BBJ: Group opposing Boston Children's $1B expansion faults state oversight 

By Jessica Bartlett  – Reporter, Boston Business Journal

Sep 10, 2018, 6:12am

Opponents of a $1 billion expansion at Boston Children’s Hospital say the state’s Department of Public Health is refusing to enforce a key condition it initially imposed on the project, a decision that could have broader ramifications in the Massachusetts health care market.

The state in 2016 approved the hospital's plan to construct an 11-story building, despite objections that the project would involve the demolition of the beloved Prouty Garden on the site. The DPH imposed a number of conditions as part of its approval, including that Children's demonstrate that the 77 new beds would be filled primarily by out-of-state patients — not those who would otherwise go to competing and less expensive hospitals in Massachusetts. In theory, if DPH found that Children's failed to demonstrate this, it could refuse to license the beds, potentially throwing the project into doubt.

But opponent group Friends of the Prouty Garden argued in a letter to the state last month that the hospital has not been providing assessments of its patient mix in annual filings with the state. The group has previously filed several lawsuits seeking to halt the project.

In a response on Aug. 29, the DPH acknowledged that it plans to wait until the project is completed before analyzing whether the hospital does indeed need the increased capacity.

“The reports provided to DPH prior to project completion are necessary to establish a baseline understanding of BCH’s current patient mix, but until the project has been completed, the Department has no need to determine whether there has been a material change in patient mix in order to determine the impact of the construction and increased capacity,” the DPH wrote in its letter.

In a separate statement to the Business Journal on Friday, a DPH spokesperson said the department "has determined that the data reported by the hospital to date is sufficient at this time.”

Jim McManus, a spokesperson for Friends of the Prouty Garden, said in an email that the decision defeats the purpose of the state’s oversight process, which was put in place to protect competing hospitals that might otherwise see their volume whittled away by Children’s.

“BCH told the department that the international patient population would grow by 260 percent from 2012-2022,” McManus said. “If international patients don't show up, as we said all along, then BCH will have no alternative than to attract patients from competitors, raising health care costs.”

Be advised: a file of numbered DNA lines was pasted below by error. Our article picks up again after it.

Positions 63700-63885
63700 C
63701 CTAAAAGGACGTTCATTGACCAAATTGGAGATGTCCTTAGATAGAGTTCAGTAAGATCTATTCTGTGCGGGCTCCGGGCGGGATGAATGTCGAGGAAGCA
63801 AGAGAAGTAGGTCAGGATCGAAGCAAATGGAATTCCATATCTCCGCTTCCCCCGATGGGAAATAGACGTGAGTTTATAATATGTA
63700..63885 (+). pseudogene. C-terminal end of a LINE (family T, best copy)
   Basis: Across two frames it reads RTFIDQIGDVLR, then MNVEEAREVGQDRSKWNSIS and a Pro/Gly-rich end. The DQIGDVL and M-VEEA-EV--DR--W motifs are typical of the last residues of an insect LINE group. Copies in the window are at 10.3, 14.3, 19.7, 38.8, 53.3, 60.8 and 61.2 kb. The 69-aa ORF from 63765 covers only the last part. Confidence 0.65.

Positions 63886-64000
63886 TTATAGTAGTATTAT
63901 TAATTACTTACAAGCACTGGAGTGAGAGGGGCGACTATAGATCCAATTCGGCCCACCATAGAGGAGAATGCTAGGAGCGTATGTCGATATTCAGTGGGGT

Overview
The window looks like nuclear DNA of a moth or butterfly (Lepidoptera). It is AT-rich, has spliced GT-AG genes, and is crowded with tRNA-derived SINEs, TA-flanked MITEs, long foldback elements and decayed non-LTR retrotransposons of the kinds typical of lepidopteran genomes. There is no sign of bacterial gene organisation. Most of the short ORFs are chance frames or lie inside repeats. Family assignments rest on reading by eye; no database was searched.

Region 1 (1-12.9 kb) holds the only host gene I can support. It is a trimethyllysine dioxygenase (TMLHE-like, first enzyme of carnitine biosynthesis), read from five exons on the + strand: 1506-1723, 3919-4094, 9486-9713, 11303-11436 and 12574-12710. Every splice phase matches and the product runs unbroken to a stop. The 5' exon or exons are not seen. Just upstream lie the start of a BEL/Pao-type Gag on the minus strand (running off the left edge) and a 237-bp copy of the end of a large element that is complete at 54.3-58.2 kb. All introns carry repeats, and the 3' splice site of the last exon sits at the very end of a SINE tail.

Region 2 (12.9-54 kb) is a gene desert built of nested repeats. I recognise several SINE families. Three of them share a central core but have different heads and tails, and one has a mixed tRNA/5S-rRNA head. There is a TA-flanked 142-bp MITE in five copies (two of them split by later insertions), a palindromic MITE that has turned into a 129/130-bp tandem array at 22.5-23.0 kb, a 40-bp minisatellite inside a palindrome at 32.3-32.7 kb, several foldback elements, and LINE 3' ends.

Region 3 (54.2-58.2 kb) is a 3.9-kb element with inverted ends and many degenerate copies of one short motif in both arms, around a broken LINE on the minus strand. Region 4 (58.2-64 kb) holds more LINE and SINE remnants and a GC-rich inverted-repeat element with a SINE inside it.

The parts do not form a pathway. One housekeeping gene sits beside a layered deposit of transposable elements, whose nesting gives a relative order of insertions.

Boston Children's Hospital showcases $1B expansion plans

Here are renderings of the 11-story clinical building that received final state approval in 2016.

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In fact, according to its annual financial filings, the hospital's net patient service revenue from international patients remained relatively stable in 2016 after ticking up for several years, only increasing $180,000 from 2015 to 2016, to $409.8 million. That compares to a massive jump seen in years prior; in 2013, net patient service revenue from international patients was just $190.4 million.

Children’s did not respond to a request for comment.

The decision is concerning to health care expert Paul Hattis, a professor at Tufts University School of Medicine. He said the state’s decision to delay oversight of the Children’s project could mean that the hospital may ultimately go after more Massachusetts patients. A larger Children’s would be able to enact higher prices from insurers, and would also destabilize competing providers.

“I think it’s hard once you’ve permitted a hospital to open the beds and borne expense to do that and trained staff," Hattis said. "It’s hard to say we see those beds won’t be occupied by out of state patients, take them out of service."

Hattis added that the state’s decision to delay enforcement of its condition boded ominously for the DPH's oversight more broadly, especially as the state reviews the proposed mega-merger between Beth Israel Deaconess Medical Center and Lahey Health.

While the Health Policy Commission, the state’s health care watchdog, has anticipated that the Children’s project could raise health care prices by between $8.5 million and $18.1 million annually, it said the Beth Israel-Lahey merger could raise health care prices by $168 million to $251 million.

“We had this huge transaction in front of us now that we don’t know what’s going to happen,” Hattis said. “The Health Policy Commission is going to issue a final report and if it goes forward with conditions, this Children’s letter makes me worried about the ability of the agency to follow up on whatever conditions it writes.”